Policy Briefs

El Salvador 1990

June 1990

As Catholic bishops in Iowa, we join the U.S. Catholic Conference and our brother bishops in El Salvador in calling for the defense of human rights and the pursuit of negotiations to end the violence in El Salvador.

The murder of six Jesuit priests, their housekeeper and her young daughter several months ago should have opened everyone’s eyes to the escalating repression of the churches in that small neighboring country.

More than seventy thousand Salvadoran children, women and men have been killed in the last decade. Thousands more have been displaced. It is the poor who suffer with each new offensive and counter offensive. Salvadorans do not need more and better weapons. They need food and shelter, education and health care.

We must therefore question the role of military aid sent to El Salvador in our name. At over one million dollars per day, United States aid to El Salvador exceeds the amount that the Salvadoran government itself contributes to its own budget.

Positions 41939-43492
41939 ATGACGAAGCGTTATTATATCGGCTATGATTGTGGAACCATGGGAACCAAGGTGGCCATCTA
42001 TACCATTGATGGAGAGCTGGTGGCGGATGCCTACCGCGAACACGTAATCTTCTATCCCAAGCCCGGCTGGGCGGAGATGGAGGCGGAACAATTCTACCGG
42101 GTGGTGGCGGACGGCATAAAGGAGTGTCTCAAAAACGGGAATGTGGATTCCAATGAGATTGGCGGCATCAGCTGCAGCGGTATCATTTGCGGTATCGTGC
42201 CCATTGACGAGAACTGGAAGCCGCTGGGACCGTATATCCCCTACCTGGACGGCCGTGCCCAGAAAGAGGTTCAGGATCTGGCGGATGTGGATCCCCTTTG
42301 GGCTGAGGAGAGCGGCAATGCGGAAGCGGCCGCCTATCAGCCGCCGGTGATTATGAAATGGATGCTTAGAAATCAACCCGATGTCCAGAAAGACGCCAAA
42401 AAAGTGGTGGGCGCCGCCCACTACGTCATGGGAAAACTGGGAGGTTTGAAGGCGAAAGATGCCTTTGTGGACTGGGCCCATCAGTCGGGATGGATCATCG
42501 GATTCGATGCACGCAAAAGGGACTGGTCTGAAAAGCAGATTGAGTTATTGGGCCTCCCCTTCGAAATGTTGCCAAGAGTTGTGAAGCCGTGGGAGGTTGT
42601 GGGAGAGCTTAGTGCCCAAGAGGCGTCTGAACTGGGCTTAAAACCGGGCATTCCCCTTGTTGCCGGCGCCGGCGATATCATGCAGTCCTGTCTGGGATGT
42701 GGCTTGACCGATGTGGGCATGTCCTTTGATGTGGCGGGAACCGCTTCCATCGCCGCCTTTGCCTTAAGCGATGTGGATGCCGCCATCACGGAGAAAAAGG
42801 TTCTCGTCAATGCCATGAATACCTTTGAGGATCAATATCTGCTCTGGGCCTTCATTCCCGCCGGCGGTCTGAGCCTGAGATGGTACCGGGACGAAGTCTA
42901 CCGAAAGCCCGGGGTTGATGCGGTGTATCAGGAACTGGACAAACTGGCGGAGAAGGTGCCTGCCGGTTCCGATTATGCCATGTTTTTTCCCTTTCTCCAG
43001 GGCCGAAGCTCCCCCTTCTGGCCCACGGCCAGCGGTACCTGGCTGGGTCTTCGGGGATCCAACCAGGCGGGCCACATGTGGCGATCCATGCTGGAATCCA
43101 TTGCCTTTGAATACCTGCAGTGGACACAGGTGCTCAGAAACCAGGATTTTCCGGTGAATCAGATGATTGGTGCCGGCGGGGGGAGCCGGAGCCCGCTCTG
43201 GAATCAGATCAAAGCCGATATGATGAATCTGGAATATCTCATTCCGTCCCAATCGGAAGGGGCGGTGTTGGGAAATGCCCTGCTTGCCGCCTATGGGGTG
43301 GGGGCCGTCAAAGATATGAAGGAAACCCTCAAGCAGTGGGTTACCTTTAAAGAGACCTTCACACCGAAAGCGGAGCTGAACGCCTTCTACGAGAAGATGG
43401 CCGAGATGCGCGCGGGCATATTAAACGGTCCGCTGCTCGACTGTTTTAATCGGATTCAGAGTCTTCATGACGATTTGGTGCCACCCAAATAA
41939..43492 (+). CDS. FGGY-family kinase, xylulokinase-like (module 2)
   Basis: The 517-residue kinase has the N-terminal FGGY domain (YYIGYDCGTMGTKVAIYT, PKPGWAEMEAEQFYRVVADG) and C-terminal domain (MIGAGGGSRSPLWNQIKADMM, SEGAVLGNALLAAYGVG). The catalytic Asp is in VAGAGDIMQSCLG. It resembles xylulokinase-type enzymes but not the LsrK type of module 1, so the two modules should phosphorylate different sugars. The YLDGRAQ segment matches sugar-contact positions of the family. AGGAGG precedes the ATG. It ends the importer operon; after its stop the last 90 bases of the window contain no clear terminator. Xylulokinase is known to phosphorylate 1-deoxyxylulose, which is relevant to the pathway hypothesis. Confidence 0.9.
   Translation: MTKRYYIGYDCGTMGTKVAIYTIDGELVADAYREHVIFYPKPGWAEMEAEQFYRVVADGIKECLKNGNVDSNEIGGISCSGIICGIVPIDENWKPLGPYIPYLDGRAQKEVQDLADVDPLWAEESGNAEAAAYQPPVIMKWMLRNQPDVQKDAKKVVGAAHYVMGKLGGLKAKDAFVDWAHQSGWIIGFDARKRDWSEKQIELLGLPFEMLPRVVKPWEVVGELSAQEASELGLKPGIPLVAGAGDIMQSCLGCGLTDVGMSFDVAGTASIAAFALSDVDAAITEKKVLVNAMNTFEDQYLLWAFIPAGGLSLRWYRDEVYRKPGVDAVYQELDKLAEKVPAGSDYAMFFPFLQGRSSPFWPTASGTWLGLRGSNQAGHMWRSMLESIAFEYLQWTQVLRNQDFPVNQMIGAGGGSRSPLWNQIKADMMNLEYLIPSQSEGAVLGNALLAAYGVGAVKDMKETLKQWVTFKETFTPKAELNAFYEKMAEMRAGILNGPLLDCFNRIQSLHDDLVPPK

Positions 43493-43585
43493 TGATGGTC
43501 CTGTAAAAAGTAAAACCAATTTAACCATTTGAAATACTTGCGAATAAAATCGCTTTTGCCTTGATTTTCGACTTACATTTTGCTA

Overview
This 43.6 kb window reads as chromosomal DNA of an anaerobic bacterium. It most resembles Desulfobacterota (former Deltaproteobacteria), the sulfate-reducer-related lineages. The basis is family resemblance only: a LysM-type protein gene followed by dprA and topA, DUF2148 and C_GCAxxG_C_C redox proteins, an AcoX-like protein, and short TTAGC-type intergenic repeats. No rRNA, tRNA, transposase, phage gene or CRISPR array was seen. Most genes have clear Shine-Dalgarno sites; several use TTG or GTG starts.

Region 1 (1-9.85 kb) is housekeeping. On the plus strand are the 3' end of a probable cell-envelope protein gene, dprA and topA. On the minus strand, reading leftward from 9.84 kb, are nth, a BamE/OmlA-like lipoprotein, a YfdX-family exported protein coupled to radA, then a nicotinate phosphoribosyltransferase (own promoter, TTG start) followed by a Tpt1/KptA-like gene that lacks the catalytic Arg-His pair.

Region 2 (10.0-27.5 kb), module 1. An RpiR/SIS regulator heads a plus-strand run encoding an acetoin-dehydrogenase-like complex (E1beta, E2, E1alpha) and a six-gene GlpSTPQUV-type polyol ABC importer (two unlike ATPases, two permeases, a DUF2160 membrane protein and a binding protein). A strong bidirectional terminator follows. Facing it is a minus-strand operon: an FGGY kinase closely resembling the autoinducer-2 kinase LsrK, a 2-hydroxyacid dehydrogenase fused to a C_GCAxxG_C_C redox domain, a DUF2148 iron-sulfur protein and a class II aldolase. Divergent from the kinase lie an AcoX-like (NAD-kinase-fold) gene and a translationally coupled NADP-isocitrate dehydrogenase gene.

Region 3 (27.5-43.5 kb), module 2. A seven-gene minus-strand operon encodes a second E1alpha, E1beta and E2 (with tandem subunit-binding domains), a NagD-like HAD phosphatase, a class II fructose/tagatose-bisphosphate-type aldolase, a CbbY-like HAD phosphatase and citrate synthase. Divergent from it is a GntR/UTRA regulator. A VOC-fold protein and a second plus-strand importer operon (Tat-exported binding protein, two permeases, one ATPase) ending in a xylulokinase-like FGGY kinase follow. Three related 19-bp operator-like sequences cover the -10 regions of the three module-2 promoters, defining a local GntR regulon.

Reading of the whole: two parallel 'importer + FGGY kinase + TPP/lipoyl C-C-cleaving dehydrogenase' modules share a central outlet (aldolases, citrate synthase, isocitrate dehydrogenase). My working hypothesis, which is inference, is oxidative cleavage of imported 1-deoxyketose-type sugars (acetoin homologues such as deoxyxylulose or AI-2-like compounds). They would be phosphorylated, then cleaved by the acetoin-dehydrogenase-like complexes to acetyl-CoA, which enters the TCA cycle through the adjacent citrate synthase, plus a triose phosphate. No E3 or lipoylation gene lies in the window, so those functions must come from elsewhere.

We urge you to work for U.S. policy that would contain the endorsements of the United States Catholic Conference. These are measures that would:

  • give highest priority to U.S. support of efforts to establish a cease-fire and to resume dialogue and negotiations seeking an end to the conflict and renewed efforts to carry out and strengthen the regional peace process;
  • strictly condition U.S. aid on two factors: human rights performance and good faith efforts toward a negotiated settlement;
  • replace military arms from outside El Salvador that fuel the violence with economic and social assistance to address the fundamental economic causes of the conflict; and
  • substantially increase economic and humanitarian assistance to help the Salvadoran people rebuild the country.

We implore you to do all in your power to end the violence in El Salvador.